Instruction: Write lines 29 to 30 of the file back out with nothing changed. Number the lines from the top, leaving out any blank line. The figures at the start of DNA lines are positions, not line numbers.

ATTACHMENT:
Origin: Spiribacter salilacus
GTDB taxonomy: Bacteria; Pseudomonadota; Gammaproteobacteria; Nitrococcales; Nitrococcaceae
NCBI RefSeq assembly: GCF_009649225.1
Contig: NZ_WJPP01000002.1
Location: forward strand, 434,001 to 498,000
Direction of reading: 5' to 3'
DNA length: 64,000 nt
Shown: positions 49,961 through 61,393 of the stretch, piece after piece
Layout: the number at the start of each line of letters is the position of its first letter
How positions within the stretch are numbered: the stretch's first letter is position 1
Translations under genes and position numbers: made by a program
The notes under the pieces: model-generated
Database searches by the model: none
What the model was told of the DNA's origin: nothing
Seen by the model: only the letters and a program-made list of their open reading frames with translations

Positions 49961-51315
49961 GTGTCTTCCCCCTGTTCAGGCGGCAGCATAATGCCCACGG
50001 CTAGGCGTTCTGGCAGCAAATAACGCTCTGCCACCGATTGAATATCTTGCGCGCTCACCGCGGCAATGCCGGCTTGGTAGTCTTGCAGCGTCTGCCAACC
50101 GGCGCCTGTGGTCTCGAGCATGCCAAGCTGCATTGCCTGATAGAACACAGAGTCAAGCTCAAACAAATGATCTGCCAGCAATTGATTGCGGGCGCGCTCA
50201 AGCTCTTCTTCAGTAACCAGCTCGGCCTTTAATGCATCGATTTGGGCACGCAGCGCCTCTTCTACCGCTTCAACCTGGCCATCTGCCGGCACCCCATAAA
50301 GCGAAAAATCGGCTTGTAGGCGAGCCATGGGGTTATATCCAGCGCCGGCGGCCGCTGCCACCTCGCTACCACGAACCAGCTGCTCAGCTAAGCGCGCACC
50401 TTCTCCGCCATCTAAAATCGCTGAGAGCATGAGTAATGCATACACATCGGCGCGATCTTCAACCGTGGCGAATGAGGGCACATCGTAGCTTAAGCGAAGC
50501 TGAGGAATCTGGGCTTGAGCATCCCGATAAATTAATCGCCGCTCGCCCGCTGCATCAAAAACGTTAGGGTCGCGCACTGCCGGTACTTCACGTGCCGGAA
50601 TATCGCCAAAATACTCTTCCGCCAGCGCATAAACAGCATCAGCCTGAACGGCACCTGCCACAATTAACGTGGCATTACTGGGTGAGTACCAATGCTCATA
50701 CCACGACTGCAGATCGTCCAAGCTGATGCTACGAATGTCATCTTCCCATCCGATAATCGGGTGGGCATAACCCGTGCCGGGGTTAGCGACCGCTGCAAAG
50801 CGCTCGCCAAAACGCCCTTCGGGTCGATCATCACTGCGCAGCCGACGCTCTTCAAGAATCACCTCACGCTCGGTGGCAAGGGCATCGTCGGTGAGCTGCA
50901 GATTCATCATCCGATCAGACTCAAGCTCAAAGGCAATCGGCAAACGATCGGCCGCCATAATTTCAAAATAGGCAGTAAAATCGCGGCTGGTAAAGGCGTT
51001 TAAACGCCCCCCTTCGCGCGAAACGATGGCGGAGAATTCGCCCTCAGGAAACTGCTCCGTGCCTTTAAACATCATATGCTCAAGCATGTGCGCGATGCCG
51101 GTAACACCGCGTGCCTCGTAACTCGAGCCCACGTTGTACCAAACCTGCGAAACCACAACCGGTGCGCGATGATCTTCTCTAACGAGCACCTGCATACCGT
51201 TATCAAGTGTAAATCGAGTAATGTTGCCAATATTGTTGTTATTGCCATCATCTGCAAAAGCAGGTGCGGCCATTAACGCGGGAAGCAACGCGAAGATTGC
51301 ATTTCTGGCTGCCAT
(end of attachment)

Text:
51101 GTAACACCGCGTGCCTCGTAACTCGAGCCCACGTTGTACCAAACCTGCGAAACCACAACCGGTGCGCGATGATCTTCTCTAACGAGCACCTGCATACCGT
51201 TATCAAGTGTAAATCGAGTAATGTTGCCAATATTGTTGTTATTGCCATCATCTGCAAAAGCAGGTGCGGCCATTAACGCGGGAAGCAACGCGAAGATTGC